After we toss the black plastic decoys
we paddle out across the marsh,
the gray horizon giving way to orange
as the sun wheels up above the reeds.
Their stalks are black silhouettes
against the cold, early-morning sky
as a vee of ducks scatters in the distance.
The oars scrape the sides of the pirogue
as it sways toward the duck blind
and noses up against a muddy finger of earth.
Then we climb out as the mud and water suck
at our waders. You haul our shotguns
into the blind and straighten out the reeds
which are laced through sheets of chicken wire
and stapled onto a frame of damp two-by-fours.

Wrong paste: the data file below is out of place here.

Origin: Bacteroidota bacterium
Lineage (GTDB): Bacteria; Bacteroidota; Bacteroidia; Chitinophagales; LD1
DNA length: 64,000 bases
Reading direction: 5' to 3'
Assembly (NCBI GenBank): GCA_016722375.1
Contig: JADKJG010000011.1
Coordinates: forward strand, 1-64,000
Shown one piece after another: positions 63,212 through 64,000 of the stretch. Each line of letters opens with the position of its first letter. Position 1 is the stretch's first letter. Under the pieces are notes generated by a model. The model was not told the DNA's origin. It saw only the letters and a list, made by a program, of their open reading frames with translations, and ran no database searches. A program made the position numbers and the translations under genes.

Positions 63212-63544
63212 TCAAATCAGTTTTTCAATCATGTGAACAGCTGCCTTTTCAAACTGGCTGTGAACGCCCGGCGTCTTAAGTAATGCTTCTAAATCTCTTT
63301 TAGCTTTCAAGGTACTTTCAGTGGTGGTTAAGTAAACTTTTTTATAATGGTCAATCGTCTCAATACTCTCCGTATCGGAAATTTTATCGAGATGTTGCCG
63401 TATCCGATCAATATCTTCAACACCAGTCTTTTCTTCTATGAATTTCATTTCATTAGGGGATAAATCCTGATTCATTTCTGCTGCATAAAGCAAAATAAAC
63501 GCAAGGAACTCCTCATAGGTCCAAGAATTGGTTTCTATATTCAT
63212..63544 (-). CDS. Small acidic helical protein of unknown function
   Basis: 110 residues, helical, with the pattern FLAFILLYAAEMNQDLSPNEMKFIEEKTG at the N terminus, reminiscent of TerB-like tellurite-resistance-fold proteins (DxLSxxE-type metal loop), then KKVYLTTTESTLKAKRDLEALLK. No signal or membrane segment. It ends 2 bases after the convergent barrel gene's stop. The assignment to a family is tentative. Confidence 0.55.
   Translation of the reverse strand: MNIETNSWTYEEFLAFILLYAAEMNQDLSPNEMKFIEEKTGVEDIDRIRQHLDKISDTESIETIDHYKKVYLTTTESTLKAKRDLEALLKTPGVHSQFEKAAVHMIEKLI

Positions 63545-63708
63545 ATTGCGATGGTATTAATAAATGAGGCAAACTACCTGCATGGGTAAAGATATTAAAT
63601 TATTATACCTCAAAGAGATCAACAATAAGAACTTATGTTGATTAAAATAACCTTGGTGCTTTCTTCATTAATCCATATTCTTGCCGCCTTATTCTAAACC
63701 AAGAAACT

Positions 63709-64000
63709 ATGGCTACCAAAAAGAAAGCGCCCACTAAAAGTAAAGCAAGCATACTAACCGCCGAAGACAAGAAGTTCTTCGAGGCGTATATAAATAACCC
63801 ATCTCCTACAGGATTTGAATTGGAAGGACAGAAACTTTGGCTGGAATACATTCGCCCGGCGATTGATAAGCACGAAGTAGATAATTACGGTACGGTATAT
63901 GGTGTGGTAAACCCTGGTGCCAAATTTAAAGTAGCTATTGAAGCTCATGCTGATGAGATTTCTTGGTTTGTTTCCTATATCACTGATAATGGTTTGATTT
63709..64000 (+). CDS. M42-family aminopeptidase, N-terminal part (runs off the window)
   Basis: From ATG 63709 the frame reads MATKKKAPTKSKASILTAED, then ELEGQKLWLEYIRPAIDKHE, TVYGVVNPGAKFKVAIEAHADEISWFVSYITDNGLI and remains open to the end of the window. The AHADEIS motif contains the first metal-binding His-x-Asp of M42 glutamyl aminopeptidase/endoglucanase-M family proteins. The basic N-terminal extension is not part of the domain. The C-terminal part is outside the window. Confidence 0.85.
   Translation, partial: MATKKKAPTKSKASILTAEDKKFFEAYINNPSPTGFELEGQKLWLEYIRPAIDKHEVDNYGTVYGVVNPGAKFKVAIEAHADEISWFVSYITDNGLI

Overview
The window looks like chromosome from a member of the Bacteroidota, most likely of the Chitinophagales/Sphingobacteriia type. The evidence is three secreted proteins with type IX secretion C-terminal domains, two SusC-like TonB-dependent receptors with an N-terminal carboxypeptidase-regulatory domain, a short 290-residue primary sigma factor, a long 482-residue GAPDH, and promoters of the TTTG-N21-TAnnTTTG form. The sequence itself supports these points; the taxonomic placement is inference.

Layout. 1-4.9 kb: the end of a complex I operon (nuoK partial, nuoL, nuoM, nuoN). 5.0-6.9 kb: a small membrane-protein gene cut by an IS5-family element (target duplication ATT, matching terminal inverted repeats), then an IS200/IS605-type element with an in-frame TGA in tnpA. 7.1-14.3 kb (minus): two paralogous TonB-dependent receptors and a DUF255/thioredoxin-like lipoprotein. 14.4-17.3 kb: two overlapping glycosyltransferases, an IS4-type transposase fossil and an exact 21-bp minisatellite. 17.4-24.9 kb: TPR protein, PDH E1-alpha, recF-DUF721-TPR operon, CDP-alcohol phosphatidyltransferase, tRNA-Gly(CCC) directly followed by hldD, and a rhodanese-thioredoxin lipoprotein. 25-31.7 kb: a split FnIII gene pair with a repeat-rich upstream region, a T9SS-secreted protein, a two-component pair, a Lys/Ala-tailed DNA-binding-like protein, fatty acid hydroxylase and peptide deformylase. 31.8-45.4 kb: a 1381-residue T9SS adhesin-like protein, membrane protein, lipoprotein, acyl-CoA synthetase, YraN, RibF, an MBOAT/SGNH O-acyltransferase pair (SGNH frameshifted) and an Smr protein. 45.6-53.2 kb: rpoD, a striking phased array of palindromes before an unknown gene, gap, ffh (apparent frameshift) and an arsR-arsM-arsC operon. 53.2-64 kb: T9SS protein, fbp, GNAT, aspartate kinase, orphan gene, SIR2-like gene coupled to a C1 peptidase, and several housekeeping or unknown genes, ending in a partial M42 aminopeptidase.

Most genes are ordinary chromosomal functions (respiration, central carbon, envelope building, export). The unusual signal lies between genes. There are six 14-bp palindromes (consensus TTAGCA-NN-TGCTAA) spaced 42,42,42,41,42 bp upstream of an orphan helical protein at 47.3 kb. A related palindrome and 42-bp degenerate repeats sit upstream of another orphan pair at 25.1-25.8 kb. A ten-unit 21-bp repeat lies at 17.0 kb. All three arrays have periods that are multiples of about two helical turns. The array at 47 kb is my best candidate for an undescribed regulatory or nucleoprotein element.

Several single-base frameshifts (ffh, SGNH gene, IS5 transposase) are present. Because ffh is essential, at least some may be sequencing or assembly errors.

You say this should be good enough for now.
Then I watch you take the wooden duck call
from the frayed lanyard around your neck
and blow into it. We both wait and watch
the mallards, blue-winged teals, widgeons,
wood ducks and canvasbacks skim by overhead.
You raise your .12 gauge to your shoulder
and pick off a duck with each of your three shots.
The smell of gunpowder climbs into my nose
as the dead birds pirouette from the sky.
I watch you eject the smoking plastic shells
into the tall grass beside our blind
then look off into the distance and watch
the rest of the ducks fly away
like a handful of tossed gravel—
a missed opportunity.
David Armand was born and raised in Louisiana. He currently teaches at Southeastern Louisiana University, where he also serves as associate editor for Louisiana Literature Press. He has published three novels, a poetry chapbook, and a memoir. David lives with his wife and two children, and is working on his sixth book.